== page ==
Friday, November 11, 2011

2011 Vegetable Garden Tragedies

Although there were hits in the garden this year there were a lot of misses. 

The spring started off with a whimper.  While I wanted to be digging new beds and working on the soil the weather just would not cooperate.  It was cold and rained continuously allowing little time to be outdoors.  Even when the weather warmed up enough to start planting it wasn't regularly warm enough to properly germinate the seeds I put in the ground.  I planted several veggies over and over again with no result.  Beautiful purple kale, the light tasting greens of claytonia, and beets just would not germinate this year no matter how many times I tried.  Some seeds sprouted only to be attacked by slugs and decimated in short order.  I planted an entire raised bed full of carrot seed expecting it would need to be thinned later.  There was no thinning necessary as only a quarter of the seeds sprouted.

What should have been a box packed with carrots was very slim pickings
Instead I found myself reseeding carrots repeatedly.  Three or four times in fact before I finally got enough seeds to sprout.

To add to my frustration I found myself battling cats once again.

Priscilla wandering through the veggies
I love my pets but they love the soft dirt of my raised beds and it resulted in conflict once again.  As you can see in the photo of the carrots I put sticks throughout my beds to try and keep the cats away but it's a hard fought battle.  Priscilla particularly has the skills of a trapeze artist and is able to maneuver through my fortress of sticks and dig around in the dirt.  Numerous seedlings were lost due to her activities.  We are considering erecting a snow fence around the boxes next spring to try and keep her out.

The biggest tragedy of all this year was the tomatoes.  I worked hard to get 20 tomato plants started from seed indoors and I had dreams about the bounty of tomatoes I would have this fall.  Things started off well enough.  All the tomatoes transplanted into the garden survived and due to a extra bag of manure in one bed some of the plants sprouted to great heights.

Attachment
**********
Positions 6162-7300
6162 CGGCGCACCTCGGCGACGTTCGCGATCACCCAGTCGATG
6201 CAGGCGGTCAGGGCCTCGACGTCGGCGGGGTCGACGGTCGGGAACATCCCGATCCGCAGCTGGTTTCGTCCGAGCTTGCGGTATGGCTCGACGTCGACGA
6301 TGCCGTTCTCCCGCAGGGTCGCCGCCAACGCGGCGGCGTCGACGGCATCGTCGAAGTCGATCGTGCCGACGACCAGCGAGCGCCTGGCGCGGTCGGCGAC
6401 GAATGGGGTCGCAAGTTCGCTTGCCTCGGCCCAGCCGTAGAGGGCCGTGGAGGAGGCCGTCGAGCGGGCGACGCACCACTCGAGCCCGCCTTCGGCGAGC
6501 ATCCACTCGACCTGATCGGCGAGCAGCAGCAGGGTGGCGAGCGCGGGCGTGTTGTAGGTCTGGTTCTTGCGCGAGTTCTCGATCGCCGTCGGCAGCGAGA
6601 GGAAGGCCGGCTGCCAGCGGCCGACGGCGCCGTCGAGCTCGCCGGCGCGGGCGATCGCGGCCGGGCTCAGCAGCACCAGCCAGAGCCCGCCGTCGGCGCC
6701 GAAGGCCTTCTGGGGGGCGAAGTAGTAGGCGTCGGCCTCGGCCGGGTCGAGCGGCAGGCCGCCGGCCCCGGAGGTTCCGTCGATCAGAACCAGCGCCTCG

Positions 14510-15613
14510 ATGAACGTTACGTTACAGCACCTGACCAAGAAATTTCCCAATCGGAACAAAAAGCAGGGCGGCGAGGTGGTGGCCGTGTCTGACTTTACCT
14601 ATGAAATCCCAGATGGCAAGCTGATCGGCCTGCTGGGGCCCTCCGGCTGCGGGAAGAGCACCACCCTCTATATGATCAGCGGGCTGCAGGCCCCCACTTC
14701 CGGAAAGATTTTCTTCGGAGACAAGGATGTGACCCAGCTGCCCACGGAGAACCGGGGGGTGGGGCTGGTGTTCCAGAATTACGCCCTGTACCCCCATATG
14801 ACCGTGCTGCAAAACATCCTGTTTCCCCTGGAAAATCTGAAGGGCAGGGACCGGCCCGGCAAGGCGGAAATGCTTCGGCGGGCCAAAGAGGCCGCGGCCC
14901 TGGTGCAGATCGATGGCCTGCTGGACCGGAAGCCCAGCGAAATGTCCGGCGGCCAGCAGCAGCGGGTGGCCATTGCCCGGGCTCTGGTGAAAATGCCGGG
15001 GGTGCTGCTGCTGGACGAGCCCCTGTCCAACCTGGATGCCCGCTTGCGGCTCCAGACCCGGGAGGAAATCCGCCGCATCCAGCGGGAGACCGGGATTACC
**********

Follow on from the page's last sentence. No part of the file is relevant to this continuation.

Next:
Tomatoes on the left received more nitrogen and
were twice the size of those on the right
Flowers formed and by the start of August I had loads of green tomatoes hanging on vines but green they stayed.

My Clear Pink heirloom tomatoes were decidedly green all summer long
The cool wet weather of spring hung on right through summer and it wasn't having the right effect on my fruit.  I anxiously waited for the tomatoes to begin to turn red and finally in mid-August we started to see some hot weather.  Finally!  But what's this?


I didn't know it at the time but the wilted leaves at far left were the start of blight
Yellowing leaves seemed quite odd.  Too much water I wondered?  And then to make matters worse along came Hurricane Irene.

Irene flattened the lot sending vines sprawling all over the grass.
Picking through the vines in the aftermath of the hurricane I finally found a few ripening tomatoes.  Hurrah!  and then disappointment.....


A quick look revealed tomatoes in one of my raised beds had blossom end rot.  This condition is due to a lack of calcium in the soil.  I was frustrated but I still had other beds of tomatoes so not all was lost, right?


Wrong again.  As other tomatoes began to turn red the effects of blight became clear.  Suddenly there was rotting fruit everywhere and vines began to turn black.  At that point there was nothing that could be saved.  I tried picking some fruit that didn't appear infected, separating it out and washing it, hoping but it didn't work.  Every last tomato went to the garbage.  Bags of plants had to be cut down and hauled to the garbage, tools and gloves sanitized in bleach.  A lot of work and no reward at all.  Sadly we will be purchasing tomato sauce at the grocers this winter.

It's times like that when I am thankful that vegetable gardening is done anew each year.  There's always the possibility that next year will be different and the issues that arose this year will be long forgotten the next.

19 comments:

  1. How frustrating. And how optimistic you remain! We should all be thankful that our families do not depend on our gardens for food. If the plants fail, we go to the supermarket. That just isn't an option for many and wasn't for our ancestors. I like your attitude: there is always next year!